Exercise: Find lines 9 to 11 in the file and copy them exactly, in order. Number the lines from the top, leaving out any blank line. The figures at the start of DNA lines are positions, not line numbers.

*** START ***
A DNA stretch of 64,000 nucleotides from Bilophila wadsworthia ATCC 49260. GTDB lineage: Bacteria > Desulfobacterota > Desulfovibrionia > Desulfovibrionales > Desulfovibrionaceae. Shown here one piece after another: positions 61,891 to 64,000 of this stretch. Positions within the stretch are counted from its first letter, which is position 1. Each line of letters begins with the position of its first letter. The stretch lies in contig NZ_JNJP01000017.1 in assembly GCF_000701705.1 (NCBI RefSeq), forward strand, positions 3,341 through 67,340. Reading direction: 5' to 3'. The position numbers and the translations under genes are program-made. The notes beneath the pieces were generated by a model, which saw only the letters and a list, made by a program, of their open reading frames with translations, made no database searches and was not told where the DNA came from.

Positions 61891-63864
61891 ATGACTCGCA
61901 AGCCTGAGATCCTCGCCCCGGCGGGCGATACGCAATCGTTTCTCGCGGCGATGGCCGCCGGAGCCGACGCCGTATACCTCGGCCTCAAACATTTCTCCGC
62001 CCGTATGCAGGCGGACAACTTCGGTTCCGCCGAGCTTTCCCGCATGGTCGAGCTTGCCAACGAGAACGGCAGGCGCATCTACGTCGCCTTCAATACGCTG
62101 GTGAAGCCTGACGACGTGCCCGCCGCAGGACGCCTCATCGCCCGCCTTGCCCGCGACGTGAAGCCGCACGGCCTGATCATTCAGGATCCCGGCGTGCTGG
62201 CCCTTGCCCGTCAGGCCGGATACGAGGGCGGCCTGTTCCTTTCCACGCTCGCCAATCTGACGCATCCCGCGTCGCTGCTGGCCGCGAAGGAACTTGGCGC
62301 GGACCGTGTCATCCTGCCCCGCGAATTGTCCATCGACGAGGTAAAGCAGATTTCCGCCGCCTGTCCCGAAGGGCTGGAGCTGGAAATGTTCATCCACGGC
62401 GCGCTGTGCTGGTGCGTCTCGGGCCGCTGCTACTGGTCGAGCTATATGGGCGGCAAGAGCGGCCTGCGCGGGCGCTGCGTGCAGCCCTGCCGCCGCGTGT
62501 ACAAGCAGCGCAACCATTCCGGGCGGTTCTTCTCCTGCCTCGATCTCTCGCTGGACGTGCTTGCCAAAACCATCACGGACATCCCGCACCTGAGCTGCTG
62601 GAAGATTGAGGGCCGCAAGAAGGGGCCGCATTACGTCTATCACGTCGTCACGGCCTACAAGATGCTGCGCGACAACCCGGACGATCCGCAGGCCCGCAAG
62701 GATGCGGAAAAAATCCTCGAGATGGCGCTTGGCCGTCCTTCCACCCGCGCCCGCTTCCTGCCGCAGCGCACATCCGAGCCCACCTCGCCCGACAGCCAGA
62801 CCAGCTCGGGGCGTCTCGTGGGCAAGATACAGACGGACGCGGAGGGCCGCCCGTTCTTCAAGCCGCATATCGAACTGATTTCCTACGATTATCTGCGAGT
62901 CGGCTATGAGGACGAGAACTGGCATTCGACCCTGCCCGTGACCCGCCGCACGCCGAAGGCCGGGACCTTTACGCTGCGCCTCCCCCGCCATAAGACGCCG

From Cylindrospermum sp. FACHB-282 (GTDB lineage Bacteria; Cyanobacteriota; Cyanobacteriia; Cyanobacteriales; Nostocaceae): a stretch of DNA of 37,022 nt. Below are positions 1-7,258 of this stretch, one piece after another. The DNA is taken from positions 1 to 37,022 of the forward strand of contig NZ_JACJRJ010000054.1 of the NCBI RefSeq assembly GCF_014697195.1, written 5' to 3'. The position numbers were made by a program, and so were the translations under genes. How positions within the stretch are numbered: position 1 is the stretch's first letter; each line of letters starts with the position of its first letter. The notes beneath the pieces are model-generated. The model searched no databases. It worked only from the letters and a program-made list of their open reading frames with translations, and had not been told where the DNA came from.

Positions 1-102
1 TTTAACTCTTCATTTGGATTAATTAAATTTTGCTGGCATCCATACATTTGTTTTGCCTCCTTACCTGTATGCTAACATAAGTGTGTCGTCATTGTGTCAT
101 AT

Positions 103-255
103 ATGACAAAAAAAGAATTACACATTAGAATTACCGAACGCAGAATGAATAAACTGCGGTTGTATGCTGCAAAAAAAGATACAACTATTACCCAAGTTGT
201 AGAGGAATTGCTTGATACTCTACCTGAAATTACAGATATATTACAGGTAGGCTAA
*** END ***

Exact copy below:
62401 GCGCTGTGCTGGTGCGTCTCGGGCCGCTGCTACTGGTCGAGCTATATGGGCGGCAAGAGCGGCCTGCGCGGGCGCTGCGTGCAGCCCTGCCGCCGCGTGT
62501 ACAAGCAGCGCAACCATTCCGGGCGGTTCTTCTCCTGCCTCGATCTCTCGCTGGACGTGCTTGCCAAAACCATCACGGACATCCCGCACCTGAGCTGCTG
62601 GAAGATTGAGGGCCGCAAGAAGGGGCCGCATTACGTCTATCACGTCGTCACGGCCTACAAGATGCTGCGCGACAACCCGGACGATCCGCAGGCCCGCAAG